Here’s a picture taken with the tiny pocket camera that I always have with me :
The weather was bad and I was just taking a quick walk on which I didn’t think it was worth lugging my usual 8kg of gear, when I heard sleigh bells through the forest and these guys came galloping past me. I just had time to pull out my Canon S90 and take this shot before they were gone, trailing only the sound of jingle bells.
It was a pretty magical first-of-advent morning, but I would have been mad if I hadn’t caught it on ‘film’.
If I’d had my DSLR with me the result would have been sharper, less noisy, and I could have taken several frames and chosen one where the position of the horse’s hooves better showed how fast they were going, but I didn’t, and that’s where pocket cameras come into their own. They can always be there.
The downside of pocket cameras is that they have tiny sensors that show more noise, especially in poor light, and can’t handle as much contrast as bigger sensors. The cameras tend to be slow to respond too, have limited frame rates, and make terrible indoor portraits if you need to rely on the built-in flash. But for static subjects in good light, A4 prints can be embarrassingly similar to the result from cameras costing and weighing 10 times as much. It’s also way cheaper to buy an underwater housing for a pocket camera. They are good for close-ups given their large depth of field, and I often grab my S90 for a close-up even if I’m carrying my DSLR, just because it’s quicker and easier and the results are so good. And a less technical advantage is that people find them less intimidating – no one has ever refused to let me shoot them with the S90, but if I have the big Nikon they often get suspicious of my motives, and sometimes just refuse.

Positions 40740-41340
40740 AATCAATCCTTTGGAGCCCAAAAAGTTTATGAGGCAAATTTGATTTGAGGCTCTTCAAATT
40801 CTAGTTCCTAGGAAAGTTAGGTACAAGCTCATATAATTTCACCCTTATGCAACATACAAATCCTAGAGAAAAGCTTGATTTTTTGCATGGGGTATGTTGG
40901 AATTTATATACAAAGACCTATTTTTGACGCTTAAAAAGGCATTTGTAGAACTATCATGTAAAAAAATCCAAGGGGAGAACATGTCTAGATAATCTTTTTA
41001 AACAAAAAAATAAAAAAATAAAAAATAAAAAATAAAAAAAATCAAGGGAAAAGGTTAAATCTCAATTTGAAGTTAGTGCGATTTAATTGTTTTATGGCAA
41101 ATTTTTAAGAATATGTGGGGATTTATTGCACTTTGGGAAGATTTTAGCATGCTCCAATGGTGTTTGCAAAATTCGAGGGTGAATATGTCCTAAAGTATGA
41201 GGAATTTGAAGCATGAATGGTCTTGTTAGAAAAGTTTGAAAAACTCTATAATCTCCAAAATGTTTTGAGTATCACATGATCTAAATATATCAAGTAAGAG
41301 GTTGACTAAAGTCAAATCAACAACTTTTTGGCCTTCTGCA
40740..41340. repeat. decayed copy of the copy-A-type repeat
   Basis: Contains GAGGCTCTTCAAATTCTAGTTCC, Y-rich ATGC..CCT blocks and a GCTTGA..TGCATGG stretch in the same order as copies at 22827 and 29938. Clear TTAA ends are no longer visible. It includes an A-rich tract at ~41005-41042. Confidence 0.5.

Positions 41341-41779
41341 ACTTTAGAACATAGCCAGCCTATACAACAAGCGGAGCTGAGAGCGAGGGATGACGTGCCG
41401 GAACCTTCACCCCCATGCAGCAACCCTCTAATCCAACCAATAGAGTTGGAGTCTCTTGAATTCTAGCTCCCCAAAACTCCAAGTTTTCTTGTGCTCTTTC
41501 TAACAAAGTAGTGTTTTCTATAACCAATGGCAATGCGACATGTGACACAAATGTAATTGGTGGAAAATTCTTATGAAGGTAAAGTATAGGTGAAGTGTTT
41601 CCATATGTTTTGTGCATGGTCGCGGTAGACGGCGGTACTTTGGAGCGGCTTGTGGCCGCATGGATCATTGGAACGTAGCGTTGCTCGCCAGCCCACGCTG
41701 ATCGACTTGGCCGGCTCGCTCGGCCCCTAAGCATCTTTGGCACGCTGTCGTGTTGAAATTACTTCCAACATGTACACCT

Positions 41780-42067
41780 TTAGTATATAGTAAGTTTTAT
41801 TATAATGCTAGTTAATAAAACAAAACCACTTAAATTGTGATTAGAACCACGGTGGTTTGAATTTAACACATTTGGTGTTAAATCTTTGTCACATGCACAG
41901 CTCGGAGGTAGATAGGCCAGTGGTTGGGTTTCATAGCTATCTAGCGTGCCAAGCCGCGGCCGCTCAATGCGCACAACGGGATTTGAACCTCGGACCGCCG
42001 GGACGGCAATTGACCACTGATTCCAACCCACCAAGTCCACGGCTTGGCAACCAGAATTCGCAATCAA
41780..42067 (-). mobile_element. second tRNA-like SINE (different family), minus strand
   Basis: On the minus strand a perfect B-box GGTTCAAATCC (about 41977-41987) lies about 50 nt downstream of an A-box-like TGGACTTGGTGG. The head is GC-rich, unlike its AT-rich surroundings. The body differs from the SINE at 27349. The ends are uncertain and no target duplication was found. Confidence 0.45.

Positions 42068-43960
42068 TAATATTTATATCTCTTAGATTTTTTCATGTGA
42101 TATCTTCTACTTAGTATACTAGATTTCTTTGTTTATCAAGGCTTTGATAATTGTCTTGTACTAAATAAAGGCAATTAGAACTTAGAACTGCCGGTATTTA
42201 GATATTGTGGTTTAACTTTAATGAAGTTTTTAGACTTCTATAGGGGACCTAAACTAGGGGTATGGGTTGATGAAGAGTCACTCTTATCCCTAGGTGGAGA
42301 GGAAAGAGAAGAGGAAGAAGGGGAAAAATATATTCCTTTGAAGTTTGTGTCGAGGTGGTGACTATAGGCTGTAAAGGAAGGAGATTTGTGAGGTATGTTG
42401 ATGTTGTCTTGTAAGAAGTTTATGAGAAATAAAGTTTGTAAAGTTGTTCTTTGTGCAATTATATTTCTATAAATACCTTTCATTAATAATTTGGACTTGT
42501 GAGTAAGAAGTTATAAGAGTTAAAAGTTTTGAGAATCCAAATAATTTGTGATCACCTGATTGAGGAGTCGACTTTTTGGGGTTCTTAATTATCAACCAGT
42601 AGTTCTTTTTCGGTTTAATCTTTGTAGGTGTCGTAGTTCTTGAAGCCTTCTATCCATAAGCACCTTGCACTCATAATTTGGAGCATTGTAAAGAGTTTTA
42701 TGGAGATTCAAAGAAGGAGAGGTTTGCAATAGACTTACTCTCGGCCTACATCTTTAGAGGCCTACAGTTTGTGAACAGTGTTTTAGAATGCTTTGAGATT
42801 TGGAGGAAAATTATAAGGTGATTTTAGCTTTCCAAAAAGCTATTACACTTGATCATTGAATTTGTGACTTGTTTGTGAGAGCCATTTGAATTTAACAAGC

Since all my other gear is Nikon I would have liked to stayed with them so that I would get less confused moving between different menus and button layouts, and could use my big automatic flash, but for the last few years Canon have simply been way ahead on the pocket camera market, and the S90 was the first model that I considered to have sufficient quality in a small enough body to be worth buying. It’s replacement, the S95, is very similar, but has higher resolution video.
Here are some more S90 examples.
Update 2014 : The S90 has finally been eclipsed after an impressive 5-year reign.
I now use a Sony RX100-II, which has significantly better image quality, but even better, it doesn’t have the shutter lag of the Canon.
Here’s a selection of pictures from it : RX100 examples.